One of the ways to make an RPG campaign that truly engages players is to craft a story that features their goals as subplots, sidequests, or even the central story arc. First, however, you need to know what the characters want most. It’s your job as the GM to make achieving those goals both challenging and rewarding. Ignore those character goals, and you risk monopolizing the campaign with your own storylines, leaving the players wondering why their heroes would be on the adventure in the first place.
If you’re like most game masters, you probably got your start running dungeon crawls. But after a dozen or so sessions, when the player characters are ready to emerge from the darkness and step into the limelight of society, the skills you’ve used to run dungeons don’t quite translate to social encounters. Crafting a compelling social encounter is a different challenge, but with a little bit of practice and preparation, you can add compelling intrigues to your tabletop RPG sessions.
Tip #1: Determine Who, What, and Why
Like all RPG encounters, it’s important to define the player characters’ (PC) objectives early on. Before diving into play, ensure the PCs understand whom they need to talk to and why. If the PCs don’t know, have an NPC make their goal clear. Don’t be afraid to swoop in and talk directly to the players as GM, recapping what they already know and what they still need to find out.
Most social encounters, boiled down to their most basic level, have one of two objectives:
- The PCs must figure out what an NPC wants, knows, or is doing
- The PCs must change an NPC’s allegiance, beliefs, or course of action
Both of these situations can be flipped so that the NPCs are in the active role, but you should ensure the PCs have some goal they’re actively working toward, otherwise they might feel powerless or even bored.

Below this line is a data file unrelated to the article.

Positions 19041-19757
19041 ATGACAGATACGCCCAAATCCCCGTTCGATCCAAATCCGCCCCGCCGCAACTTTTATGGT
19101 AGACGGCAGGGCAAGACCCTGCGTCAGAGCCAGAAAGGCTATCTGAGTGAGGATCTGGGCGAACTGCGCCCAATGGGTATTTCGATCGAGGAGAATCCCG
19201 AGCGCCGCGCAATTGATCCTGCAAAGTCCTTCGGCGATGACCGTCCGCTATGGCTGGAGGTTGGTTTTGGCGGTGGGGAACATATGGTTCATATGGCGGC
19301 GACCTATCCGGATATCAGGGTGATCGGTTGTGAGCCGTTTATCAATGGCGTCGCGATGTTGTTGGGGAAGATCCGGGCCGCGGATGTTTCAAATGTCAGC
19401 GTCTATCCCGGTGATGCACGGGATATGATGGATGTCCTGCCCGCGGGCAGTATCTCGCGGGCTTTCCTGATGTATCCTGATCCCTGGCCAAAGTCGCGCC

During prep, starting with the objectives allows you to assemble a cast list that hits all the plot beats you need. Once you have the essentials covered, then you can sprinkle in characters to serve as set dressing and red herrings. Begin with the end in mind to avoid ending up with too many extraneous NPCs, dangling plot threads, or conversations that lead nowhere.
Great social encounters also include new, secondary objectives that the PCs can discover through play. Besides the immediate excitement of a new quest or mystery, these subplots can add dimensionality to the main objectives (e.g., you didn’t change so-and-so’s mind, but you did gain another unexpected ally!). The rewards for accomplishing these secondary objectives might be the leverage needed for the main objective, something that relates to a PC’s backstory, or items and information that will help the PCs in later encounters.
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Welcome to the professional portfolio and personal blog of Katrina Ostrander, a writer of fiction and games who works full-time in the tabletop games industry. Here you can find resources and advice on writing, roleplaying, and gamemastering, as well as updates on her latest publications.
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📚 reader (history/sff/romance) ✒️ writer (sff/romance) 🎲 roleplayer/gm (story games/d&d/l5r/cthulhu) ⚔️ wargamer (warmaster, 40k, gmt) opinions are my own.
First it was Aidan Turner and now it's Richard Armitage. Tell me, how many of the dwarves from the Peter Jackson Hobbit movies also star in romantic period dramas? Ugh.
So far North & South (the BBC drama) is like Brass: Birmingham meets Pride & Prejudice and I am here for it. (SO many yearning looks, against a backdrop of industrialism and class struggle.)
My debut album “Hope In Chaos” will be out 11/19! This album is about finding the light through the darkness and preserving though our inner demons. All 12 tracks are produced, written, and sung by me. No collabs. I’m going to give you all a story by me 💜2
On the advice of people who know what they’re doing I’ve created a folder of screencaps: kind acceptances / glowing reviews / good shit in general, to sustain myself through the harsh winter of no new pubs for the rest of the year and #nanowrimo 🤞
I was talking with an industry friend this weekend about social media branding. During our conversation, they expressed some (very reasonable) frustration surrounding community expectations when it comes to online presence and the nuances of social media etiquette.